The Ultimate House Safety Guide for Texas Homeowners

house safety

Keeping your family safe can be a full-time job.

And if you don’t pay close attention to common threats and take precautions to prevent injury, your job might be a lot harder than it should be.

But it’s hard to keep a constant watch over these threats.

So let’s make your house safety efforts worthwhile and effective – keep reading for the ultimate Texas house safety guide!


Fire Hazards

It’s nearly impossible to keep your home free of heat and open flames – after all, who doesn’t cook or barbecue at least a few times a week on a hot stove or grill?

Because of this, accidents can happen. In fact, 87 percent of all fire-related deaths are due to home fires. They spread rapidly and can leave families with as little as two minutes to escape once their alarms sound.

Here are some tips for fighting fire hazards:

  • Be sure your home is fully equipped with working smoke alarms – on every level and in every sleeping area.
  • Instruct your children to never play with matches, lighters, or the kitchen stove.
  • Create and practice a home fire escape plan. You can even test your kids out and time how fast they make it out of your house.
  • Make sure that all appliances are in working order and that none of their wires are frayed.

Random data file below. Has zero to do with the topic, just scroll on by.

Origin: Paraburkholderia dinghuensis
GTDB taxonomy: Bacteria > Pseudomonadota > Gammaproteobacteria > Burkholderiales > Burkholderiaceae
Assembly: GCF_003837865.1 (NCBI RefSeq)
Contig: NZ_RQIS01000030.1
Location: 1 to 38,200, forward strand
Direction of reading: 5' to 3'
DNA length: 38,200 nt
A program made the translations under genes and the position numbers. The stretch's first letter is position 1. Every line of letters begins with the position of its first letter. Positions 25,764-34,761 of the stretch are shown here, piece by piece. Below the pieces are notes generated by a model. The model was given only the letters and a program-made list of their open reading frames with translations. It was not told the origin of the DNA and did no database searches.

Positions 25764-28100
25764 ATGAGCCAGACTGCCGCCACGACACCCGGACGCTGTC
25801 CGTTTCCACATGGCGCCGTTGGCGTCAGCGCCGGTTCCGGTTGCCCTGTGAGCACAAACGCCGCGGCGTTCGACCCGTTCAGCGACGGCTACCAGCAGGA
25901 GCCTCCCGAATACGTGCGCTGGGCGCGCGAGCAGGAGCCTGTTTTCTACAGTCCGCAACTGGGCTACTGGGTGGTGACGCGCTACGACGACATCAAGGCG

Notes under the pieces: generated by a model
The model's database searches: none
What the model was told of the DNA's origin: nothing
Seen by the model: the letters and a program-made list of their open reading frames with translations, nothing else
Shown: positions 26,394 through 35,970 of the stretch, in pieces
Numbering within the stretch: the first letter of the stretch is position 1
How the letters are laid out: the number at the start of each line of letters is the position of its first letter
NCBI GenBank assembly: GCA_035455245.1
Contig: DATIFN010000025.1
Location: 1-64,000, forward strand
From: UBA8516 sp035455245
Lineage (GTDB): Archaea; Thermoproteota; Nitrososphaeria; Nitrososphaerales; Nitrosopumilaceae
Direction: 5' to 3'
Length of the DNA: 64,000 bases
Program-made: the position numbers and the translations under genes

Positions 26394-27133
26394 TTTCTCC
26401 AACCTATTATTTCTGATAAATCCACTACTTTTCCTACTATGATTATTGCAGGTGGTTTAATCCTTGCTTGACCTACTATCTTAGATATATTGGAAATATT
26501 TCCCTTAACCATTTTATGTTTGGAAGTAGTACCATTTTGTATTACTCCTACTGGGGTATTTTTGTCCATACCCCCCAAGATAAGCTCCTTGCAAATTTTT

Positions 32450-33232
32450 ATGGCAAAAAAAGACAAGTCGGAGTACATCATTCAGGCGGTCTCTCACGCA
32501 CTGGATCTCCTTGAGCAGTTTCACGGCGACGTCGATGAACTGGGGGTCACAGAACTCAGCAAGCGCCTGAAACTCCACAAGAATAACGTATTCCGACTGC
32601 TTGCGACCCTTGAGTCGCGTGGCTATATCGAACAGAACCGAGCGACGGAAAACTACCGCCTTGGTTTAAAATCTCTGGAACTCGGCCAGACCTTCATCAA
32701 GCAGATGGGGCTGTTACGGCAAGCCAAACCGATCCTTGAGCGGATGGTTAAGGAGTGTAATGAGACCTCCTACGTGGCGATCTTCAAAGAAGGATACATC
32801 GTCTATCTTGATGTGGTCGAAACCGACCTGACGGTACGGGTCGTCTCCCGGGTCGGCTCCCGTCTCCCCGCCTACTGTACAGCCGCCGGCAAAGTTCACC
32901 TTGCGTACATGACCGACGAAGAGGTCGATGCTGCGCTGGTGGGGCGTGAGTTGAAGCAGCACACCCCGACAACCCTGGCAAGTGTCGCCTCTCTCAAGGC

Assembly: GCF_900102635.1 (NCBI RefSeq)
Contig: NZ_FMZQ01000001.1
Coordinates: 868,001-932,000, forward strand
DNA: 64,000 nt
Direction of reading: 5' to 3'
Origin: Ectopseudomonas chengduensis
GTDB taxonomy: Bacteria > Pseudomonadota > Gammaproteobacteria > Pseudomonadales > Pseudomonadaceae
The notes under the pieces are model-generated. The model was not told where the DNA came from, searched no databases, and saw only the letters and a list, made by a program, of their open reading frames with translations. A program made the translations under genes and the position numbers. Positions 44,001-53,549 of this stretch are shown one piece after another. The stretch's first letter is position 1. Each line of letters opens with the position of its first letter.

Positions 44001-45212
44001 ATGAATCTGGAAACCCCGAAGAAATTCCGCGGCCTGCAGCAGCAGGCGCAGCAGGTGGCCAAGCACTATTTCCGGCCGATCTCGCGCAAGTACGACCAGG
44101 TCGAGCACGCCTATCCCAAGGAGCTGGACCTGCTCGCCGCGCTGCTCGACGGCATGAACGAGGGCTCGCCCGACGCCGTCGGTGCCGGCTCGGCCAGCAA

• Don’t overload electrical outlets, and try to unplug devices when they aren’t in use.
  • The traditional “Stop, Drop, and Roll” method still works. Make sure everyone in your household knows what to do in case of fire!

If you can follow these tips to avoid fire in your home, you’ll be able to rest easy knowing that you and your family are safe from a major household threat.

Carbon Monoxide

Many Texas homes make use of fuel-powered devices that provide great benefits when used properly, but they also mean you’ll need a trustworthy carbon monoxide detector.

Carbon monoxide poisoning can come from faulty heating appliances, portable generators, clothes dryers, cars left running in garages, or water heaters. Side effects can range from severe injury to death.

And because you can’t see, taste, or smell carbon monoxide, here are some tips to prevent carbon monoxide poisoning:

  • Install a carbon monoxide alarm on every level of your home, just like your smoke detectors. But remember – you’ll need both, or a combination smoke and carbon monoxide alarm.
  • If you need to warm your vehicle, first remove it from your garage. Never leave a vehicle running inside an enclosed space.
  • Keep your gasoline and gasoline-powered devices stored in a locked location where children cannot access it.
  • Don’t use a grill, generator, or camping stove in an enclosed space or outside near an open window.

In 2009, poison control centers reported more than 3,500 cases of carbon monoxide poisoning in children under 19 years of age. That’s why it’s extremely important that you take these house safety precautions!


This may sound crazy, but the majority of household accidents take place in the bathroom!

Aside from the risk of slipping and falling in or outside of the tub, the bathroom also commonly contains a laundry list of dangerous chemicals. You can find potentially deadly substances in soaps, makeup, and perfumes.

To maximize your bathroom safety, put sturdy locks and safety latches on cupboards that contain medications. Any prescription narcotics should be should be locked away somewhere children won’t stumble across them.